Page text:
I was reflecting on some thoughts that made me excited, triggered by comments Shaver Lake guide and fishing buddy Dick Nichols emailed me moments ago. Telling me that it was, “Ugly! Up here, sleet now, but so fast and hard,” Dick was obviously in the midst of some intense wet weather! Glad I wasn’t there, but it was just the kind of report I wanted to hear.
I think most of us are almost gun shy about mentioning the wet storms we’ve had rolling through the past month or so, worried we might jinx the trend we need so badly! I know I’ve been pretty cautious about getting optimistic too soon, but I think I’ve gotten past the pessimistic stage and into a cautiously positive frame of mind. Is it possible we might just get the kind of weather necessary to turn the water tide? I’m praying.
Yes, there’s a lot on the line. For starters, our fisheries have survived the past two years in better shape than I could have hoped for. My concern was that the forces that want more water at any cost would ramp up their efforts through end-run tactics on fisheries.
The incredible recent political effort to put an end to non-native species in the Delta is problematic and shows what can happen. Advocating for the destruction of an entire ecosystem, one where different species have successfully cohabited for more than 100 years – until the drought and water-management decisions changed the balance – is ludicrous. Forgive me, but some folks will argue that a fish that’s been here more than 100 years is still non-native. I haven’t been able to figure out what’s so terrible about non-native fisheries that have been here for a century and were planted by Fish and Wildlife.
Never miss a local story.
I get a kick out of it when I read something about the predatory non-native fish we need to eliminate. They’re talking about crappie, bass of all kinds, bluegill and stripers. This has given some elitist anglers a supposed argument to promote their favorite fish at the expense of all others, because they “know” these predators eat some of their fish. Hmm I think that argument goes both ways! As a DFW Fisheries biologist told me long ago, “if you put a bunch of fish in a small area, they will try to eat each other. That’s what they all do!”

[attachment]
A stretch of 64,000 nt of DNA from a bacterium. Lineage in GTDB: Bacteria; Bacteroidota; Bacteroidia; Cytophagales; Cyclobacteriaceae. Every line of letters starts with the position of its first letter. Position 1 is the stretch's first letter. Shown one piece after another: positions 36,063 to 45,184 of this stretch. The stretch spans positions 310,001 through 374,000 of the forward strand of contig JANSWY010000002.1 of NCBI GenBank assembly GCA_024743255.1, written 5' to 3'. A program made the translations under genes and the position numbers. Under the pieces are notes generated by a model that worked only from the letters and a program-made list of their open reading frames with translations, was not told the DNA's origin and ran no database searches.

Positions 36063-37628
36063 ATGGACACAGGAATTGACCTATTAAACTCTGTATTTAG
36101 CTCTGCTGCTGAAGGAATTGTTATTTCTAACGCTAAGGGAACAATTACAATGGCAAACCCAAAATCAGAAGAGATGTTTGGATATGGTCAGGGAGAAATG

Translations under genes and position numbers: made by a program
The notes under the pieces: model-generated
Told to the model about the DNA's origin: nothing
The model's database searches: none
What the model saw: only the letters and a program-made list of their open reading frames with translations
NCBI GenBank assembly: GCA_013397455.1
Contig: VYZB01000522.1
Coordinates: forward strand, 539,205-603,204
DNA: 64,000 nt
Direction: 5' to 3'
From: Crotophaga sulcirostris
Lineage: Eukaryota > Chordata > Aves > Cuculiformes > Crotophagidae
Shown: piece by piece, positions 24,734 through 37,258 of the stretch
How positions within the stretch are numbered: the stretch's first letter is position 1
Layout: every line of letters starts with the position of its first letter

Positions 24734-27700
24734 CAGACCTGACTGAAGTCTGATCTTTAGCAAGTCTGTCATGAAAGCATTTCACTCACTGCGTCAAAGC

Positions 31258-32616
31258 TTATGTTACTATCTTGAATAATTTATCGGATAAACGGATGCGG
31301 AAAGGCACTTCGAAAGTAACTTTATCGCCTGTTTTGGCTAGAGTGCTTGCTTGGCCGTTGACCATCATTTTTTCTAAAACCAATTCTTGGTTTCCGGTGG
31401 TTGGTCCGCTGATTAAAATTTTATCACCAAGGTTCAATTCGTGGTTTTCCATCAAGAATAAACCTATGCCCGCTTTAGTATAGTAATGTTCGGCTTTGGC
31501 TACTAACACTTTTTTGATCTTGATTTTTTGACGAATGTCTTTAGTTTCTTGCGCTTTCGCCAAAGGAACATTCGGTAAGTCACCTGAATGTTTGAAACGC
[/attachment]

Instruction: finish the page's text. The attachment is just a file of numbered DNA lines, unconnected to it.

Does it make sense to blame the fish for what many see as the mismanagement of the Delta water system, putting them in enough jeopardy that they eat each other as they’ve done for eons? Who in the heck is protecting our fisheries anyway?
This is not easy stuff to write about, but if you haven’t noticed, the machinery is in place to try to push this agenda. Unfortunately, anglers have very few, large or powerful lobbying groups that can fight these dedicated interests intent on remaking our diverse and successful fisheries into one where we only have politically correct native fish. These interests in some cases are small but still well financed and active legally. Is it any wonder that non-fishing interests see our fisheries as a weak and easily politically attacked industry?
My belief is that if if we get some good water years, the pressures will relax and we’ll have a shot at getting through this. However, if we look at the writing on the wall, the train to overhaul whole fisheries is steaming ahead with little opposition. In fact, it seems that each time the plans somehow have been thwarted, they come back again to attack on another front!
I’m excited about the possibility of a much better water year, but I’m also looking over my shoulder at the issues I think many of us have just passed off as disturbing concerns we can’t do much about. It’s beyond that. We’ve been very lucky so far, but unfortunately I believe the day is near when we will have to organize ourselves politically to defend our sport and our fisheries against aggressive anti-fishing forces.
Think not? Look around! Never give up!